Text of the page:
3 considered [see Clinical Pharmacology (12.3)]. The maximum maintenance dose of Trileptal should be achieved over 2-4 weeks and should not exceed 60 mg/kg/day in a twice-a-day regimen. In the clinical trial in pediatric patients (2 to 4 years of age) in which the intention was to reach the target dose of 60 mg/kg/day, 50% of patients reached a final dose of at least 55 mg/kg/day. Under adjunctive therapy (with and without enzyme-inducing AEDs), when normalized by body weight, apparent clearance (L/hr/kg) decreased when age increased such that children 2 to <4 years of age may require up to twice the oxcarbazepine dose per body weight compared to adults; and children 4 to 12 years of age may require a 50% higher oxcarbazepine dose per body weight compared to adults. 2.5 Conversion to Monotherapy for Pediatric Patients (Aged 4-16 Years) Patients receiving concomitant antiepileptic drugs may be converted to monotherapy by initiating treatment with Trileptal at approximately 8-10 mg/kg/day given in a twice-a-day regimen, while simultaneously initiating the reduction of the dose of the concomitant antiepileptic drugs. The concomitant antiepileptic drugs can be completely withdrawn over 3-6 weeks while Trileptal may be increased as clinically indicated by a maximum increment of 10 mg/kg/day at approximately weekly intervals to achieve the recommended daily dose. Patients should be observed closely during this transition phase. The recommended total daily dose of Trileptal is shown in the table below. 2.6 Initiation of Monotherapy for Pediatric Patients (Aged 4-16 Years) Patients not currently being treated with antiepileptic drugs may have monotherapy initiated with Trileptal. In these patients, Trileptal should be initiated at a dose of 8-10 mg/kg/day given in a twice-a-day regimen. The dose should be increased by 5 mg/kg/day every third day to the recommended daily dose shown in the table below. Table 1 Range of Maintenance Doses of Trileptal for Children by Weight During Monotherapy From To Weight in kg Dose (mg/day) Dose (mg/day) Patients with Hepatic Impairment In general, dose adjustments are not required in patients with mild-to-moderate hepatic impairment [see Clinical Pharmacology (12.3).] 2.8 Patients with Renal Impairment In patients with impaired renal function (creatinine clearance <30 ml/min) Trileptal therapy should be initiated at onehalf the usual starting dose (300 mg/day) and increased slowly to achieve the desired clinical response [see Clinical Pharmacology (12.3)] 3 DOSAGE FORMS AND STRENGTHS Film-coated Tablets: 150 mg, 300 mg and 600 mg. Oral Suspension: 300 mg/5 ml (60 mg/ml) 4 CONTRAINDICATIONS Trileptal should not be used in patients with a known hypersensitivity to oxcarbazepine or to any of its components.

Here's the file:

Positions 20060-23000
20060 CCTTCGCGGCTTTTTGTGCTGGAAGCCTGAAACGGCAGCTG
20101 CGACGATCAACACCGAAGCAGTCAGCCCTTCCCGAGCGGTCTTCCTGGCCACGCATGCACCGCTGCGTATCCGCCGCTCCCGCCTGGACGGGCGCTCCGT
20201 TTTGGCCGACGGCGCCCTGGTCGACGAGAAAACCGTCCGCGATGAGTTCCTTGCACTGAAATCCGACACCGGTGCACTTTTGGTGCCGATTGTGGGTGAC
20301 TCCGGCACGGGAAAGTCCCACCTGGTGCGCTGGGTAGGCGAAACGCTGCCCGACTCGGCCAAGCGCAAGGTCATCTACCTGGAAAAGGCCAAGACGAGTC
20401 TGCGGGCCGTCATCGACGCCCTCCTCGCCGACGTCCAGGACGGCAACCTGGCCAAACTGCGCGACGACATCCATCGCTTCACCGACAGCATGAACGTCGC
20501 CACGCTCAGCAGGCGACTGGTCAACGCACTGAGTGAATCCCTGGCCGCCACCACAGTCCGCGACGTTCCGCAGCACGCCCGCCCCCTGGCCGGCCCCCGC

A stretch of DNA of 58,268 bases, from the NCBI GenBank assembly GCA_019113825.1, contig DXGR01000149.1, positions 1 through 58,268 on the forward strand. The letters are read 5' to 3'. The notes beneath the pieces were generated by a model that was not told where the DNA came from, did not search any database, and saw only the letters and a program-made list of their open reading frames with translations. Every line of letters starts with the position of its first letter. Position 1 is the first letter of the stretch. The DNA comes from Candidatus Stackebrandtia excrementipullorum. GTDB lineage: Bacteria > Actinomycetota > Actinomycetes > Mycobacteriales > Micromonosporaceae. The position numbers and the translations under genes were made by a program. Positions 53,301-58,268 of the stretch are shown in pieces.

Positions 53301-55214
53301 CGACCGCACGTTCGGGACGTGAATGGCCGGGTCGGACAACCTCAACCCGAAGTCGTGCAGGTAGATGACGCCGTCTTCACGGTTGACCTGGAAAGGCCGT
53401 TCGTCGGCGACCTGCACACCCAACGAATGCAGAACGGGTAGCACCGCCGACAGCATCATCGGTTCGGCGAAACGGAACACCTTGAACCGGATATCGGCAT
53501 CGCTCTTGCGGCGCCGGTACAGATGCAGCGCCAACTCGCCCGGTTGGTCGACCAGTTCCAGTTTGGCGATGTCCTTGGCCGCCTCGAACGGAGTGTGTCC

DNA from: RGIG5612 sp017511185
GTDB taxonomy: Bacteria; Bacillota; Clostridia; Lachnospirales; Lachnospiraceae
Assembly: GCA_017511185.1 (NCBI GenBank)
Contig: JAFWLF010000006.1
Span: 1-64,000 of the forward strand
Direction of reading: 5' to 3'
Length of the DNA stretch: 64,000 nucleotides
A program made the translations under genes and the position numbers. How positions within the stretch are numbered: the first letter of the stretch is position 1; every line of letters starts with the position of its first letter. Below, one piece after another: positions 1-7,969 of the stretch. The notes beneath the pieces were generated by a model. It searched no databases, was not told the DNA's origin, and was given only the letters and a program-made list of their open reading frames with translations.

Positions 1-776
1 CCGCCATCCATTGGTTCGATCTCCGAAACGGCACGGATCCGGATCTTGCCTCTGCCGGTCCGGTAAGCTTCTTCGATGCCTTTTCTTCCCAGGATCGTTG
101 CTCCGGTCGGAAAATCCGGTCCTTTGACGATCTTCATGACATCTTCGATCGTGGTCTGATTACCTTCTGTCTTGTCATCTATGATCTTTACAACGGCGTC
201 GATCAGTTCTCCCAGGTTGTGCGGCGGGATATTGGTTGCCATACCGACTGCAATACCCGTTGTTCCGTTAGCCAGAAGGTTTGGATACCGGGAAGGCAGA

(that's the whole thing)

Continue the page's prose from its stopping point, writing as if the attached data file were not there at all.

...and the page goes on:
4 5 WARNINGS AND PRECAUTIONS 5.1 Hyponatremia Clinically significant hyponatremia (sodium <125 mmol/l) can develop during Trileptal use. In the 14 controlled epilepsy studies 2.5% of Trileptal-treated patients (38/1,524) had a sodium of less than 125 mmol/l at some point during treatment, compared to no such patients assigned placebo or active control (carbamazepine and phenobarbital for adjunctive and monotherapy substitution studies, and phenytoin and valproate for the monotherapy initiation studies). Clinically significant hyponatremia generally occurred during the first three months of treatment with Trileptal, although there were patients who first developed a serum sodium <125 mmol/l more than one year after initiation of therapy. Most patients who developed hyponatremia were asymptomatic but patients in the clinical trials were frequently monitored and some had their Trileptal dose reduced, discontinued, or had their fluid intake restricted for hyponatremia. Whether or not these maneuvers prevented the occurrence of more severe events is unknown. Cases of symptomatic hyponatremia have been reported during post-marketing use. In clinical trials, patients whose treatment with Trileptal was discontinued due to hyponatremia generally experienced normalization of serum sodium within a few days without additional treatment. Measurement of serum sodium levels should be considered for patients during maintenance treatment with Trileptal, particularly if the patient is receiving other medications known to decrease serum sodium levels (for example, drugs associated with inappropriate ADH secretion) or if symptoms possibly indicating hyponatremia develop (e.g., nausea, malaise, headache, lethargy, confusion, obtundation, or increase in seizure frequency or severity). 5.2 Anaphylactic Reactions and Angioedema Rare cases of anaphylaxis and angioedema involving the larynx, glottis, lips and eyelids have been reported in patients after taking the first or subsequent doses of Trileptal. Angioedema associated with laryngeal edema can be fatal. If a patient develops any of these reactions after treatment with Trileptal, the drug should be discontinued and an alternative treatment started. These patients should not be rechallenged with the drug [see Warnings and Precautions (5.3)]. 5.3 Patients with a Past History of Hypersensitivity Reaction to Carbamazepine Patients who have had hypersensitivity reactions to carbamazepine should be informed that approximately 25%-30% of them will experience hypersensitivity reactions with Trileptal. For this reason patients should be specifically questioned about any prior experience with carbamazepine, and patients with a history of hypersensitivity reactions to carbamazepine should ordinarily be treated with Trileptal only if the potential benefit justifies the potential risk. If signs or symptoms of hypersensitivity develop, Trileptal should be discontinued immediately [see Warnings and Precautions (5.2, 5.8)]. 5.4 Serious Dermatological Reactions Serious dermatological reactions, including Stevens-Johnson syndrome (SJS) and toxic epidermal necrolysis (TEN), have been reported in both children and adults in association with Trileptal use. Such serious skin reactions may be life threatening, and some patients have required hospitalization, with very rare reports of fatal outcome. The median time of onset for reported cases was 19 days after treatment initiation. Recurrence of the serious skin reactions following rechallenge with Trileptal has also been reported. The reporting rate of TEN and SJS associated with Trileptal use, which is generally accepted to be an underestimate due to underreporting, exceeds the background incidence rate estimates by a factor of 3- to 10-fold. Estimates of the background incidence rate for these serious skin reactions in the general population range between 0.5 to 6 cases per million-person years. Therefore, if a patient develops a skin reaction while taking Trileptal, consideration should be given to discontinuing Trileptal use and prescribing another antiepileptic medication. Association with HLA-B*1502 Patients carrying the HLA-B*1502 allele may be at increased risk for SJS/TEN with Trileptal treatment. Human Leukocyte Antigen (HLA) allele B*1502 increases the risk for developing SJS/TEN in patients treated with carbamazepine. The chemical structure of Trileptal is similar to that of carbamazepine. Available clinical evidence, and data from nonclinical studies showing a direct interaction between Trileptal and HLA-B*1502 protein, suggest that the HLA-B*1502 allele may also increase the risk for SJS/TEN with Trileptal. The frequency of HLA-B*1502 allele ranges from 2 to 12% in Han Chinese populations, is about 8% in Thai populations, and above 15% in the Philippines and in some Malaysian populations. Allele frequencies up to about 2% and 6% have been reported in Korea and India, respectively. The frequency of the HLA-B*1502 allele is negligible in people from European descent, several African populations, indigenous peoples of the Americas, Hispanic populations, and in Japanese (<1%).